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Progressive, Black, Hispanic, and Asian Pacific American Caucus Leaders Urge Biden Administration to Support Additional Global Pandemic Assistance

WASHINGTON -

The chairs of the Congressional Progressive, Black, Hispanic, and Asian Pacific American Caucuses jointly urged the Treasury Department today to support House Democrats’ recent approval of a new issuance of urgently needed financial assistance through the International Monetary Fund (IMF). The Special Drawing Rights (SDRs) would help hundreds of millions of people in developing countries still suffering from the ongoing effects of the global COVID-19 pandemic.

SDRs, which reserve assets issued by the IMF to all member states, cost nothing to U.S. taxpayers and allow developing countries to stabilize their economies and invest in social and public health needs. SDRs can be converted into hard currency by low-income countries to purchase essential goods such as food, vaccines, energy supplies, medical equipment, and lifesaving drugs. They can also help reduce low- and middle-income countries’ borrowing costs, minimize capital flight, and avoid balance-of-payments and debt crises. With the Biden Administration’s support, the IMF issued 456 billion SDRs earlier this year, with many of the most vulnerable countries in the world being among the first to take advantage of them. The House of Representatives approved an additional issuance of 1.5 trillion SDRs in the State and Foreign Operations Appropriations bill in July.

Rep. Pramila Jayapal (WA-07), chair of the Congressional Progressive Caucus; Rep. Joyce Beatty (OH-03), chair of the Congressional Black Caucus; Rep. Raul Ruiz (CA-36), chair of the Congressional Hispanic Caucus; and Rep. Judy Chu (CA-27), chair of the Congressional Asian Pacific American Caucus, were joined by Rep. Jesús “Chuy” García (IL-04), author of the Robust International Response to Pandemic Act, which served as the basis of legislation adopted by the House.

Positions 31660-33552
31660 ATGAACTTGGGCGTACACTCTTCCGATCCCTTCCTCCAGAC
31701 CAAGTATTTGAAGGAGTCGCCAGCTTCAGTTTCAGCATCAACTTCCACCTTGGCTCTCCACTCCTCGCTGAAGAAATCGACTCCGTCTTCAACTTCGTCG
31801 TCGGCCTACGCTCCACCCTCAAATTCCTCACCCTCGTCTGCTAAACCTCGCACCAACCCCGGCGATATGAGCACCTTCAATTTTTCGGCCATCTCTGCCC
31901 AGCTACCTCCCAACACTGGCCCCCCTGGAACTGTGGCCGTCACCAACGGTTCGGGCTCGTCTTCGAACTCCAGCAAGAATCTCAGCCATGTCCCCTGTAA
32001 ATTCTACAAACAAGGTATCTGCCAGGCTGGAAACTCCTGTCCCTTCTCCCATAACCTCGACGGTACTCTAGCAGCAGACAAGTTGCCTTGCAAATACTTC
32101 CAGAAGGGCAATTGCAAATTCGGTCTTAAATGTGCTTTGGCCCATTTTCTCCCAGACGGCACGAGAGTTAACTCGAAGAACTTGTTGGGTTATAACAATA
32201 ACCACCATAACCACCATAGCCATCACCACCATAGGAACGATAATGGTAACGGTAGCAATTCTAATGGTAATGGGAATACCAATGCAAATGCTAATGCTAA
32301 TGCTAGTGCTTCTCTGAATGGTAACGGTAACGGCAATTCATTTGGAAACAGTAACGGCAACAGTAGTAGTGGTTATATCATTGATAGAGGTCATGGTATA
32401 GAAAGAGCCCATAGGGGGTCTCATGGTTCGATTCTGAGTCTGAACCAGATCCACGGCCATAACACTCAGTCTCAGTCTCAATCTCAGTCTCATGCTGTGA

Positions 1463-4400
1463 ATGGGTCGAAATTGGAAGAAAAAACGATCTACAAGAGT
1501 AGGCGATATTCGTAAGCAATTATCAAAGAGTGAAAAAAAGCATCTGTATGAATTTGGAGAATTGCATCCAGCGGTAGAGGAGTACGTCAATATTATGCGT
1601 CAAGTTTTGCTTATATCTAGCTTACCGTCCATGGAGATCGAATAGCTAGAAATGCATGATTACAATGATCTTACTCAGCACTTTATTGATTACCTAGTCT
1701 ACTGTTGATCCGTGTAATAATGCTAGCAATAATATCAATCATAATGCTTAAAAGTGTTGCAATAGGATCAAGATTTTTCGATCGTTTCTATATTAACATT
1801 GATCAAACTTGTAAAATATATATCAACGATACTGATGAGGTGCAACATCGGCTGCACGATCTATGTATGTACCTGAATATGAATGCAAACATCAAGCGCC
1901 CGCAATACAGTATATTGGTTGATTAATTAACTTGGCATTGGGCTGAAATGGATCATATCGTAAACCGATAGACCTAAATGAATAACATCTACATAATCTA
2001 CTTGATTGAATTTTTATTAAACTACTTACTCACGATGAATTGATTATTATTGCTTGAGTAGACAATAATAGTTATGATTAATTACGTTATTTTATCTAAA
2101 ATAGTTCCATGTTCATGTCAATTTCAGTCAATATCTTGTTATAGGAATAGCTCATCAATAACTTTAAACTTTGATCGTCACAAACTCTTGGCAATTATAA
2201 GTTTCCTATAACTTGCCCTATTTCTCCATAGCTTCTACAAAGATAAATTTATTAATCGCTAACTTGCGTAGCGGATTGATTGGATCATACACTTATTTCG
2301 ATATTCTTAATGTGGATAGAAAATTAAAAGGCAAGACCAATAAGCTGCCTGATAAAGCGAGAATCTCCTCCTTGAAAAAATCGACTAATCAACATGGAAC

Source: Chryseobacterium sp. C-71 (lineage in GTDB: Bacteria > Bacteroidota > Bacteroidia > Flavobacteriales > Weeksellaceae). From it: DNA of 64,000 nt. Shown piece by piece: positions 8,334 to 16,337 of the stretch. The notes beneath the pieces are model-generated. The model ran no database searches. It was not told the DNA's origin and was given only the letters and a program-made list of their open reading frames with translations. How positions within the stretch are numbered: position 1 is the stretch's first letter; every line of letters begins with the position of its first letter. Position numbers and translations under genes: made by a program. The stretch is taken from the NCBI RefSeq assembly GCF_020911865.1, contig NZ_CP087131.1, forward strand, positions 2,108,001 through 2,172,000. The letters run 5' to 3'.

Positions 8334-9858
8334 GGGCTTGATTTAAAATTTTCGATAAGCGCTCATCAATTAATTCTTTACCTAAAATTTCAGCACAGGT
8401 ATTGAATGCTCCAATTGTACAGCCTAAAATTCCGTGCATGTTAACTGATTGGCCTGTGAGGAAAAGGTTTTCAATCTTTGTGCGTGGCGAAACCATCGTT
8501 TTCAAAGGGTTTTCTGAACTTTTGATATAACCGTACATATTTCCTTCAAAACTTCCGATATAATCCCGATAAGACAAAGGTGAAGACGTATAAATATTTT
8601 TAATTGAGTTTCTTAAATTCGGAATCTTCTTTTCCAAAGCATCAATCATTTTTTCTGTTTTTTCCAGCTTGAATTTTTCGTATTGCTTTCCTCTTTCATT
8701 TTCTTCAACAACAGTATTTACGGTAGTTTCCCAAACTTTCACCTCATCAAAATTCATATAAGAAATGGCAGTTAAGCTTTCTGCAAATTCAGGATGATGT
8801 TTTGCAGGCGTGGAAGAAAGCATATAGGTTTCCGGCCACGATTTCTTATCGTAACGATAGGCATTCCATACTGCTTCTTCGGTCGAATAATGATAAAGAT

In a letter sent to Treasury Secretary Janet Yellen today, the lawmakers wrote, “As President Biden observed, ‘one thing we learned’ from the 2009 economic recovery is that ‘we can’t do too much here. We can do too little. We can do too little and sputter.’ A one-time allocation of SDRs may be too little given the continuing upsurges in COVID19 infections worldwide. By further boosting global demand for U.S. exports, assisting in a worldwide economic recovery, easing major spikes in hunger, poverty and disease, and providing financial resources for mass vaccinations abroad at no cost to the United States, a new issuance of 1.5 trillion SDRs remains a vital tool for this administration’s efforts to crush the coronavirus and build back better, both at home and abroad.”

The members of Congress praised the Biden Administration for “ending the previous administration’s virtually solitary opposition” to the IMF’s issuance of SDRs, as well as the Biden administration’s moves to rejoin the Paris Climate Accord and the World Health Organization, as examples that “the United States is once again playing a leadership role in multilateral efforts to solve global crises.”

The lawmakers expressed concern that “highly unequal vaccine access has led to just 20 percent of people in low- and lower-middle-income countries receiving a first vaccine dose compared to 80 percent in higher-income countries.” In addition, the lawmakers point to the fact that “as many as 161 million more people faced hunger in 2020 than in 2019.” Major global setbacks in the fight against tuberculosis, HIV, and malaria, they add, “pose a risk to the economic strength, national security, and public health of the United States.” The members of Congress conclude by asking for Secretary Yellen’s support in enacting House legislation to issue additional SDRs “to resolve the global pandemic, accelerate America’s economic recovery, and save millions of lives worldwide.”

The letter to Secretary Yellen builds on a previous joint effort in 2020 that succeeded in securing House passage of legislation authorizing a major SDR issuance in the 116th Congress. The chairs of the ​​Congressional Progressive, Black, Hispanic, and Asian Pacific American Caucuses have also been joined by prominent Democratic Senators and former Republican Senator Sam Brownback (KS) this year in advocating for the issuance of additional SDRs to alleviate global poverty.

The letter can be found online here.

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The Congressional Progressive Caucus (CPC) is made up of nearly 100 members standing up for progressive ideals in Washington and throughout the country. Since 1991, the CPC has advocated for progressive policies that prioritize working Americans over corporate interests, fight economic and social inequality, and advance civil liberties.

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